4. What's with Steve?

Steve wakes up a little bit today, and gets his chance at bat with Shemp.

A few changes
I’m going back to just including a link on the page to the current comic and leaving the blog to being a blog. Just easier on the eyes and organizationally.

Comic Creation Minutiae ‘07

I recently purchased Pen & Ink: The Manga Start-up Guide from B+N. Now, I’m an American comics kid. I have a soft spot in my heart for the superhero comics. Always will. Over the last few years (and especially since starting Q-Burger), I’ve learned quite a bit about how American comics are produced. From script to art to letters to colors to publication.

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Manga fits into my comics diet as the exotic, break-from-the-ordinary pallet-cleanser. I’m a writer, so good writing and good stories are important (and there are some in superhero comics contrary to popular belief), and I think it’s missing in most manga that I’ve read so far. Some of that might be a cultural thing, a translation thing, or an artist-doing-the-writing thing. I don’t know for certain. But I often walk away from a session with manga impressed with the visuals, but not really satisfied overall.

But that’s just me. I’m a writer-doing-the-drawing, so anything that I have or will produce will likely have a similar effect on many people.

This newest addition to my library is an English translation of a Japanese book. And apart from the charming turns of phrase that English just can’t quite capture without sounding a little goofy, it’s really quite interesting to a part-time student of the art-form, such as myself. The book features AS IT HAPPENS interviews with 3 or 4 creators (including the creator of Trigun, which I recognize) and you can nearly see the enthusiastic Japanese reporter sitting beside the artist at the board, asking questions, “Is it difficult to draw both easily and precisely?” and “it looks like you’ve entered the final phase of drawing. Do you have any thoughts to share?”

They do things quite differently in the Manga world. This book serves as kind of a Manga version of Making Comics by Scott McCloud. When compared to Making Comics, Pen & Ink has a lot more of the practical approach. It doesn’t spend much time talking about the theory behind panel and page composition, story, expressions, or any of the softer stuff that McCloud really delves into. Pen and Ink is more about how to use the tools. If Scott’s book is art school, Pen & Ink would be technical college.
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You get to see the tools that these popular artists use, and they provide actual photos of the drawing process, which is something that I’ve not seen before. There is much more importance placed on the inking than on the pencils (or ‘underdrawing’ as they call it). Many of them use a lightdesk to trace over pencil drawings or photographs or other materials in order to capture images quickly and easily.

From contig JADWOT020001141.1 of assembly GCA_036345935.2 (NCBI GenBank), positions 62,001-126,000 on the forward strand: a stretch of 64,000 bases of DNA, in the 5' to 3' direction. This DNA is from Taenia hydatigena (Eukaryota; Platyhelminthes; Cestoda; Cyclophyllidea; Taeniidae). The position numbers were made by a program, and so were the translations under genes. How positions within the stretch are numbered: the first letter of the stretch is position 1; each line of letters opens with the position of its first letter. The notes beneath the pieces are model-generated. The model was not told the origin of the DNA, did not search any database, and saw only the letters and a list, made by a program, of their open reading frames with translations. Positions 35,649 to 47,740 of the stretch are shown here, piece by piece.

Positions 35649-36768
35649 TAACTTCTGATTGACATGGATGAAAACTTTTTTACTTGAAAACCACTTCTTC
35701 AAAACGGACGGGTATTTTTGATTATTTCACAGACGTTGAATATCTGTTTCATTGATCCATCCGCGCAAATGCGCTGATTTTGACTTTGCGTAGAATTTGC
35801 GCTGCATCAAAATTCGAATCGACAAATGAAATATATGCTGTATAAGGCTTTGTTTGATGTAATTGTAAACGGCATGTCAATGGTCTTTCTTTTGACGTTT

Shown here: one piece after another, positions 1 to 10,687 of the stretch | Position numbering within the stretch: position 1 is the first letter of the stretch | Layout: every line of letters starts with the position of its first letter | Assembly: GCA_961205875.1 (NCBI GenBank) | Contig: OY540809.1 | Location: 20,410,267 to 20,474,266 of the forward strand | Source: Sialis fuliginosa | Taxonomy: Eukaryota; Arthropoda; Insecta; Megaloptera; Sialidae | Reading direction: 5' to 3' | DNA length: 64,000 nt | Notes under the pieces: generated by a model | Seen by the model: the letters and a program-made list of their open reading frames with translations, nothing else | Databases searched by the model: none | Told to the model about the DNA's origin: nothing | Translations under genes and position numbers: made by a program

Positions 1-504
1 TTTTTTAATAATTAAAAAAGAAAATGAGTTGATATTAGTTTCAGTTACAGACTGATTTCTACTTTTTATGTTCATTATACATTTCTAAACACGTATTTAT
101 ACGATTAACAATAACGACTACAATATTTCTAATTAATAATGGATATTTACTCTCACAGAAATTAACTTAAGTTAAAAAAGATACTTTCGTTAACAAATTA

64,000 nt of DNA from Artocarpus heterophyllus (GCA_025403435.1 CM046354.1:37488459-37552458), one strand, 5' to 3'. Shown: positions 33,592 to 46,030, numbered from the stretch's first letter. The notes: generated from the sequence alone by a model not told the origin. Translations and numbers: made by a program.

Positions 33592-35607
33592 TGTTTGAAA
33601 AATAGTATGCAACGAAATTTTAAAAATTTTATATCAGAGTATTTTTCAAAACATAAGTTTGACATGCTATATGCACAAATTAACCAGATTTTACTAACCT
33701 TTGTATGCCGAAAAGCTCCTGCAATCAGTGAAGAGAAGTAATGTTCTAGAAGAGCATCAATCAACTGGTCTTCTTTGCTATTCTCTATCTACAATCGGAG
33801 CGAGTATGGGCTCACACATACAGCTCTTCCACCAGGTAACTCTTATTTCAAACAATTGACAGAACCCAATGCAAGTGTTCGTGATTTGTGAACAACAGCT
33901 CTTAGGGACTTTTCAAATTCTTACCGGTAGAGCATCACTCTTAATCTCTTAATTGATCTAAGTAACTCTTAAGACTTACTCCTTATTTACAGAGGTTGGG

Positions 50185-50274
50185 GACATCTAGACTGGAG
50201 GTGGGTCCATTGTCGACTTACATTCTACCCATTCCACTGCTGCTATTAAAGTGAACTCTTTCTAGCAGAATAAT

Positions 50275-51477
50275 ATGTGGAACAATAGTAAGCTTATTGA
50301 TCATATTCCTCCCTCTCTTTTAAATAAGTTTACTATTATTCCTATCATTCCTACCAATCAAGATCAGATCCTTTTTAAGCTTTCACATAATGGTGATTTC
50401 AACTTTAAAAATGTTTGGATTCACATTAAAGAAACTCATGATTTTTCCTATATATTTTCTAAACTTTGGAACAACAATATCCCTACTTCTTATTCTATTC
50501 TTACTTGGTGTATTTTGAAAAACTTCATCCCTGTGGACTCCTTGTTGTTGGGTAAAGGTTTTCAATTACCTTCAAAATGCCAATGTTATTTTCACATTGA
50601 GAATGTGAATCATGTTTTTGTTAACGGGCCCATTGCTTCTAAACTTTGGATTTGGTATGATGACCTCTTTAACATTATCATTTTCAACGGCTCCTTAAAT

The book also provides a brief but good tutorial series on practicing line drawing, cross-hatching, perspective and others. If one would practice these techniques, one would get better.

And most importantly: Lots of pen porn. Nibs, holders, positions. I’m unable to determine if this was just the angle that the author was going for, or if the manga world is that pen-centric, but there was a lot of attention paid to the pen. A weird flowchart that asks you personal questions to determine what kind of pen you should use in your manga. Interviews with many creators regarding what tools they use, what ink, what pen nib, what paper, etc.

This is something that I haven’t seen in the books about comic book creation. There’s usually a chapter about it, but really nothing compared to the detail that this book provides. And this was the primary reason for me picking it out from the shelf full of Manga How-To books.

Of course, I could have just gotten a traditional art book on drawing with pen and ink, but the context would be wrong. The standard art books I’ve looked at or had to buy for art classes focus on Art. And I certainly could use some time spent learning the basics, which I’m trying to find time for. But these books don’t focus on the art being one componant of a larger whole, which is telling a story.

I could lose myself in learning to draw still-lifes or composition or shading or any of the other things my college drawing instructor had us do. But I’m much too pressed for time, I’m much too driven toward the goal of drawing comics, which doesn’t require much that I learned about, lo, those many years ago. Although I wouldn’t object to more sessions with the nude.

Spending on the book leads to more spending at the art store
Inspired by the technical information and advice, I decided that I wanted to try these pens. The holders cost $1.29, and the nibs cost roughly the same. Ink costs about $3.00 for a small bottle. So it wasn’t a tremendous investment. I made my trip to Dick Blick and picked myself up some.

Anyway, this episode marks the switch from markers to that Speedball type pen. It’s rough, but I’ve drawn the next three episodes with them, and I think I’m getting better. It’s fun, and it’s a challenge to pick up a new tool, but I think I’ve found my standard tools.

Which is a little sad, as I enjoy the search, but I’m happy that now I can settle down and invest some time practicing and focus on getting better, instead of on getting better tools.